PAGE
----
Austin Hedges‘ rookie season has been frustrating at times, as he’s made just 15 starts since his May 4th call-up. And when he has been given a shot, he’s hit like a poor man’s Mario Mendoza. The 22-year-old currently owns a .154/.164/.288 major league slash line, which isn’t all that surprisingly given the sporadic playing time, the sample size (it’s only 57 plate appearances worth of work), and the fact that the bat was Hedges’ main question mark coming into the season. He probably should be in Triple-A El Paso getting everyday work, but A.J. Preller and Co. decided his services were better suited as a big league backup.
The good news: the defense has been as advertised. Heck — and this is hard to fathom — it might actually be better than advertised. Either way, it’s good. Really good. Per Baseball Prospectus’ pitch framing statistics, Hedges has already garnered more extra strikes than all but 14 other catchers, despite playing sparingly. In fact, on a per-pitch basis, Hedges ranks second in all of baseball in framing, behind only Buster Posey.
And the arm — sheesh, the arm. I believe the correct hashtag here is #swoon. If you haven’t already watched Hedges’ latest jaw-dropper a couple hundred times, check it out — it clocked in at around 1.85 seconds from his glove to second base. In the world of pop times, where anything under 2.00 is generally viewed as acceptable and fractions of a second are ever-valuable, Hedges is already in the Yadier Molina class of catchers. Like the Molinas of the world, Hedges features not only a cannon for an arm, but also superb mechanics and an ultra quick release. He’s thrown out 53 percent of would-be base thieves so far this season — the league average is 28 percent and Derek Norris, who has had an excellent comeback season behind the dish, sits at 36 percent.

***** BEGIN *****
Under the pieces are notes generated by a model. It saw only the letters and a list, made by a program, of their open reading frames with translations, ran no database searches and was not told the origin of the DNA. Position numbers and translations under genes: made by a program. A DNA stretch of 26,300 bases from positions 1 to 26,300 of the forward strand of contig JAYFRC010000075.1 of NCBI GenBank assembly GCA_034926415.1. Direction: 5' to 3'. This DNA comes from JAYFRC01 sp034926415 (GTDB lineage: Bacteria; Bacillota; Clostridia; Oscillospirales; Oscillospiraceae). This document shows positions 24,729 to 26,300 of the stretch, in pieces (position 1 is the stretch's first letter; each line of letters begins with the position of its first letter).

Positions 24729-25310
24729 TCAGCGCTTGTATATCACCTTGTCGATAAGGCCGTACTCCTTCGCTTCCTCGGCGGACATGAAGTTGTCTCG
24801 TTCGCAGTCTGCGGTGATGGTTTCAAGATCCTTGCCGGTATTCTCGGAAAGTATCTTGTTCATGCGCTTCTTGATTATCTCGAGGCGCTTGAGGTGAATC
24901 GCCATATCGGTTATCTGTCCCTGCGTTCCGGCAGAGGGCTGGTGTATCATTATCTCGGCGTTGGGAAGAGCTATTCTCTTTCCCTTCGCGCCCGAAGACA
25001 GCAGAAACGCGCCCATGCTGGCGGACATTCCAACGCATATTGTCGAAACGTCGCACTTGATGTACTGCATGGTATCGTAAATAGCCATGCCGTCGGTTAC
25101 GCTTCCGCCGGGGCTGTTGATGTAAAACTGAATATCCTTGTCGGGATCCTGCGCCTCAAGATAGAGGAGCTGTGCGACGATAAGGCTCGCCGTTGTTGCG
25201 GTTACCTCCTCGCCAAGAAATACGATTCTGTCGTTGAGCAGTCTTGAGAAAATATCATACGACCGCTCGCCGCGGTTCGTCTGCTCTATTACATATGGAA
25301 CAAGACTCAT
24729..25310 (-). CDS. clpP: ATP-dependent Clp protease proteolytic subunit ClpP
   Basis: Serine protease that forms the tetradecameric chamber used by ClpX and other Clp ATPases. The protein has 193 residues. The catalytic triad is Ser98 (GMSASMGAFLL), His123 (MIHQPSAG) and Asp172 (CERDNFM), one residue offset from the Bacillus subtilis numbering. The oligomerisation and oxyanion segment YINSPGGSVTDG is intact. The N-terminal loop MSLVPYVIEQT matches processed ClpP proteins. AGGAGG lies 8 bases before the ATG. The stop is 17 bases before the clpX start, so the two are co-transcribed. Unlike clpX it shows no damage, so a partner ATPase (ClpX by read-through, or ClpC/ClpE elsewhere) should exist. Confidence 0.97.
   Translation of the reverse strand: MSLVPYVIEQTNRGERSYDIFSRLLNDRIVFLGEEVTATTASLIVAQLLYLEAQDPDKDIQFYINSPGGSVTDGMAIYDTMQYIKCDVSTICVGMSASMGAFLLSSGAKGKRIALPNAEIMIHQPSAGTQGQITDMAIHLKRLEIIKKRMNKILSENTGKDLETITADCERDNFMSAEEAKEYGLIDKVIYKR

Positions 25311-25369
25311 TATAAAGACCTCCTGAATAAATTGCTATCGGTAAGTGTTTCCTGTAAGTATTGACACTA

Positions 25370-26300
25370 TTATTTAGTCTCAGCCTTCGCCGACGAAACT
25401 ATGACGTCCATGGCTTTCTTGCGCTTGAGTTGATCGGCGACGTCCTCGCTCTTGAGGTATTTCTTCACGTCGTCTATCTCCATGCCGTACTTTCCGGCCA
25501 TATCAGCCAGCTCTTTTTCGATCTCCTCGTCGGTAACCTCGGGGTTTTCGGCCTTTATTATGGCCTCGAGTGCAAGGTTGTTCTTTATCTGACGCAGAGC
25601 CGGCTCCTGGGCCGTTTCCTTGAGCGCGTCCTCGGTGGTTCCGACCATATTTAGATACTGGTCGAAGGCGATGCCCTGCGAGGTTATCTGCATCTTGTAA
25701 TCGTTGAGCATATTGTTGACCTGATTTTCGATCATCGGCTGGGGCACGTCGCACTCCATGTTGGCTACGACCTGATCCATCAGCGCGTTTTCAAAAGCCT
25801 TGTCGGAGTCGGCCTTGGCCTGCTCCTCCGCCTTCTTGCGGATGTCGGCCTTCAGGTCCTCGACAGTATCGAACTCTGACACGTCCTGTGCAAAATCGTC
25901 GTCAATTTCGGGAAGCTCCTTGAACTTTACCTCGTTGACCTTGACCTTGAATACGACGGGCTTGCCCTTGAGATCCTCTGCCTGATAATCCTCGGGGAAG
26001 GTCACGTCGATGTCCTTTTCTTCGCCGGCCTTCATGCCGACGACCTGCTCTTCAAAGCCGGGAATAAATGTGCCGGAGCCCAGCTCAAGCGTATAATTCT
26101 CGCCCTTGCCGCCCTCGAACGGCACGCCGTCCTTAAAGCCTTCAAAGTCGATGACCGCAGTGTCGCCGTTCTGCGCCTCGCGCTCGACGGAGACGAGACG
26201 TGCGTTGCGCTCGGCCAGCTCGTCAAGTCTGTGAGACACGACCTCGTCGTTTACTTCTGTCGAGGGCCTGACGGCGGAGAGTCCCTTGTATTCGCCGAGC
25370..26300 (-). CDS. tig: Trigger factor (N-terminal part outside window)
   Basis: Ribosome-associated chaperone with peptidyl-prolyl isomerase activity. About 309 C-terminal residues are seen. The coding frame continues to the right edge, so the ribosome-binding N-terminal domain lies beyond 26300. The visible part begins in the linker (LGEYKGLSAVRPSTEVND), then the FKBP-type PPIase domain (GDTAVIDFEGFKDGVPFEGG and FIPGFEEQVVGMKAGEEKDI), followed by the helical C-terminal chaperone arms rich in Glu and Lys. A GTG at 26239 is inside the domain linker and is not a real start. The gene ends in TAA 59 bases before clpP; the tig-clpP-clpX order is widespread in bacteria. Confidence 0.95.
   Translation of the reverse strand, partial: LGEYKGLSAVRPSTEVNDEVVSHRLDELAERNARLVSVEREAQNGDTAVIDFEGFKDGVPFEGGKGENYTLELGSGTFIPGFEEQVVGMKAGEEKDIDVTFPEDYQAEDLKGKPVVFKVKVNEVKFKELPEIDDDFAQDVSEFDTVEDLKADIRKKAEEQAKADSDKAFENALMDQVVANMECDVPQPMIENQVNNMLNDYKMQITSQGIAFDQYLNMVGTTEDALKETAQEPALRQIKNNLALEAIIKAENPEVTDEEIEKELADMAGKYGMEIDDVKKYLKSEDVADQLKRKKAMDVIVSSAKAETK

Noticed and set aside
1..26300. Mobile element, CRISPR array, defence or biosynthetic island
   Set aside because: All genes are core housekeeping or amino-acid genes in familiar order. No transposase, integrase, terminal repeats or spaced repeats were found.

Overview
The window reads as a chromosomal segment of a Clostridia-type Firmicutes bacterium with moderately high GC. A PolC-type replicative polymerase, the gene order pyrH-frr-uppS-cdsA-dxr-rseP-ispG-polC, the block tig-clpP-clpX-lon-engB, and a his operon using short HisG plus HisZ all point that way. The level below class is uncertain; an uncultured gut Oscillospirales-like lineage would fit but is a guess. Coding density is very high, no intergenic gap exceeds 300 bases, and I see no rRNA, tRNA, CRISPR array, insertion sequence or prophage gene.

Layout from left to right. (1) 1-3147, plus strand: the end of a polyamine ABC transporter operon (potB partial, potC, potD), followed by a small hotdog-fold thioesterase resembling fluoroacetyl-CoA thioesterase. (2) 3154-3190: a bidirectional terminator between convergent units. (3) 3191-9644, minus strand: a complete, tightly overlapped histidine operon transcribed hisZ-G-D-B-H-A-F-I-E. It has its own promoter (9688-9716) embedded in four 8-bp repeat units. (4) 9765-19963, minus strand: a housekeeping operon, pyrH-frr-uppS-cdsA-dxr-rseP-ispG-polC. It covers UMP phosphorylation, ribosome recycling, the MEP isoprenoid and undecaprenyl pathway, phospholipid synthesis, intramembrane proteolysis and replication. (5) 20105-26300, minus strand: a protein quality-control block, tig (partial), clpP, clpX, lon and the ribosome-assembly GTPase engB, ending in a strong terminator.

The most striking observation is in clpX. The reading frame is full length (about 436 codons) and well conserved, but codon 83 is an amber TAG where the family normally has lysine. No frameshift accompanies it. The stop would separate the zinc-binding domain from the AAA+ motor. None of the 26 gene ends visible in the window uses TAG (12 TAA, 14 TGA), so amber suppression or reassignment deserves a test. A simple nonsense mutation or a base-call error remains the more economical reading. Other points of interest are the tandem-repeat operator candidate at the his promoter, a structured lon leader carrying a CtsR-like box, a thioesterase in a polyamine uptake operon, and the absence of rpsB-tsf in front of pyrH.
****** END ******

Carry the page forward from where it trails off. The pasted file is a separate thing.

What makes Hedges’ caught stealing prowess even more improbable? He’s caught Tyson Ross, Greek God of Stolen Bases Allowed, five different times this year. Check out this table, which shows how much each catcher has worked with Ross:
With Norris behind the plate and Ross pitching, base runners attempted to steal nearly four times every nine innings. With Hedges behind the dish that number has shrunk to just over one per nine, and more impressive than that, Hedges has thrown out three out of four helpless victims who must have forgot to check the lineup card before they took off for second. It should be noted that some credit probably belongs to Ross and Norris (and maybe a coach or two), as well. Since June 5th, Ross has only allowed four stolen bases (against five caught stealings) in nine starts, and four of those starts have come with Norris catching. In the month of May alone (six starts), Ross allowed 14 steals and just three caught stealings.
Hedges debut season hasn’t been all pleasant. He still needs plenty of work at the plate, and he’s lost valuable developmental time wasting away on the Padres’ bench. At the same time, the aggressive promotion has allowed the Padres — and the rest of baseball — to get an up-close view of Hedges’ defense. It’s at least as good as anyone thought, and that should help the Padres decide what path they want to take with their young catcher going forward.